Mean Girls and its sociological structure
Sociology is everywhere we look, it is everything we are, and can be describe with everything we do. Mean girls is a very popular movie in today’s society. It seems as though people of all gender, sex, age, race, ethnicity, and class has seen this movie and can relate to some aspect of it. Mean girls portrays the rough life of high school and the many cliques it has in place. It shows the many challenges students and teachers go through to get to the end of the year. In this movie I have seen many sociological themes. Many people in today’s society go through challenging things in our lives and high school is a teenager’s worse one. From discrimination to power, property, and prestige this movies depicts it all.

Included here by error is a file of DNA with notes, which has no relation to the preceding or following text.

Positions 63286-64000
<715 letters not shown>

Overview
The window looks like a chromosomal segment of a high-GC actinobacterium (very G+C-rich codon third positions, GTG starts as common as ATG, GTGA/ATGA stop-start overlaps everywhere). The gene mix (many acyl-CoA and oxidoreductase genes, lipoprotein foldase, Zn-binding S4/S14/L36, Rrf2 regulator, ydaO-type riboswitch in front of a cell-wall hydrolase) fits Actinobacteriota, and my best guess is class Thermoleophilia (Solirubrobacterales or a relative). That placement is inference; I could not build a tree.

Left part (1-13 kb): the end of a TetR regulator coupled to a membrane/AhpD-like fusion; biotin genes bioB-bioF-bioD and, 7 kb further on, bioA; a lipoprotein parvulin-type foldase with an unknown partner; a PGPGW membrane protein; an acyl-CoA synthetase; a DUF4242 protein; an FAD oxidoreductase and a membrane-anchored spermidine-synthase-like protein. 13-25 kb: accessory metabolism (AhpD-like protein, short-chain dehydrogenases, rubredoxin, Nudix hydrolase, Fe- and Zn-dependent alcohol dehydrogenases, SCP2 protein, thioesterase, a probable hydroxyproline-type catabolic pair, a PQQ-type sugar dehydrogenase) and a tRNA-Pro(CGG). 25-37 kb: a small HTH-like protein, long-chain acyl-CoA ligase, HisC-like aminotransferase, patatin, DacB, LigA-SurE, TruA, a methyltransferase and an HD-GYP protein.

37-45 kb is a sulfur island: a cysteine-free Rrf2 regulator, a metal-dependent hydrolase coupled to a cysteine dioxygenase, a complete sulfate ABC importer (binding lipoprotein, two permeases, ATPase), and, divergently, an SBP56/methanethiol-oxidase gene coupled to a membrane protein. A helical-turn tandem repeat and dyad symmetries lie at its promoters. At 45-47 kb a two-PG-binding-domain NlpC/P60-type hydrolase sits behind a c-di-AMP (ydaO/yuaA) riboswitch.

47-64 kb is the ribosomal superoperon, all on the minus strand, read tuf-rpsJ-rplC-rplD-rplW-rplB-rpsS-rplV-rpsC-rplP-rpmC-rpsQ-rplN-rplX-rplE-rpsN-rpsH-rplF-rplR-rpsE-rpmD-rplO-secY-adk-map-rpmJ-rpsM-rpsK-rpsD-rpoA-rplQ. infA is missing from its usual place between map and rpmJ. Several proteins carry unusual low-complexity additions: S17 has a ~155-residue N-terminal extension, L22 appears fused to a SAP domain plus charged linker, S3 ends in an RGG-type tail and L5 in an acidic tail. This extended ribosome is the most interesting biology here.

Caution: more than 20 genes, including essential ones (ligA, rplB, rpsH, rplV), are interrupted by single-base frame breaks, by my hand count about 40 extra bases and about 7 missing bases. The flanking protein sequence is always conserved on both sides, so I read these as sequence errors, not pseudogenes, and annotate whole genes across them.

As portrayed in (fundamentalsofsoc) the popular girls also known as the “plastics” control the school in which they accompany. They control it by have good looks, money, Popularity, and power. They receive all the material items wanted because their parents can afford it; with the exception of Cady. Originally there are three “plastics”: Regina George which is the leader of the group. Gretchen Wieners, and Karen Smith. Cady, a transfer student from Africa get the special and rare request to join their clique. There is a sub- click that Cady is a part of and that includes Janis Ian and Damian. Everyone in the school wants to be Regina George, so they copy everything she does. After Cady and Regina go for the same guy Cady wants to ruin the plastics because she and Janis which was out casted by Regina feel like the school would be better off without the hierarchy and social control that Regina creates. The movie starts off with a stereotype. Stereotype defined as “a widely held but fixed and over simplified image or idea of a particular type of person or thing.” Cady sits down at the “Plastics” table after being peer- pressured into joining them during lunch and she gets...
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